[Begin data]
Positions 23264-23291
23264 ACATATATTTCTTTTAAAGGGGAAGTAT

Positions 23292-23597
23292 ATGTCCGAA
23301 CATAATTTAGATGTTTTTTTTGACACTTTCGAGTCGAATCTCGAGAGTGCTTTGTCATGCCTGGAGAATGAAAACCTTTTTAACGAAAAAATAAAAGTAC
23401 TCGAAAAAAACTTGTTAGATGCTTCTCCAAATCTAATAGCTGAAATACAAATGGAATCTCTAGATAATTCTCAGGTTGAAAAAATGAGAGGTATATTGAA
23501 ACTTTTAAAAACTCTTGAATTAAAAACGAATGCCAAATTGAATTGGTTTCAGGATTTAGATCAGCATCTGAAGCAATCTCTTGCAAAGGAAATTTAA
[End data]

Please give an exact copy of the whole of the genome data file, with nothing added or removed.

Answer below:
Positions 23264-23291
23264 ACATATATTTCTTTTAAAGGGGAAGTAT

Positions 23292-23597
23292 ATGTCCGAA
23301 CATAATTTAGATGTTTTTTTTGACACTTTCGAGTCGAATCTCGAGAGTGCTTTGTCATGCCTGGAGAATGAAAACCTTTTTAACGAAAAAATAAAAGTAC
23401 TCGAAAAAAACTTGTTAGATGCTTCTCCAAATCTAATAGCTGAAATACAAATGGAATCTCTAGATAATTCTCAGGTTGAAAAAATGAGAGGTATATTGAA
23501 ACTTTTAAAAACTCTTGAATTAAAAACGAATGCCAAATTGAATTGGTTTCAGGATTTAGATCAGCATCTGAAGCAATCTCTTGCAAAGGAAATTTAA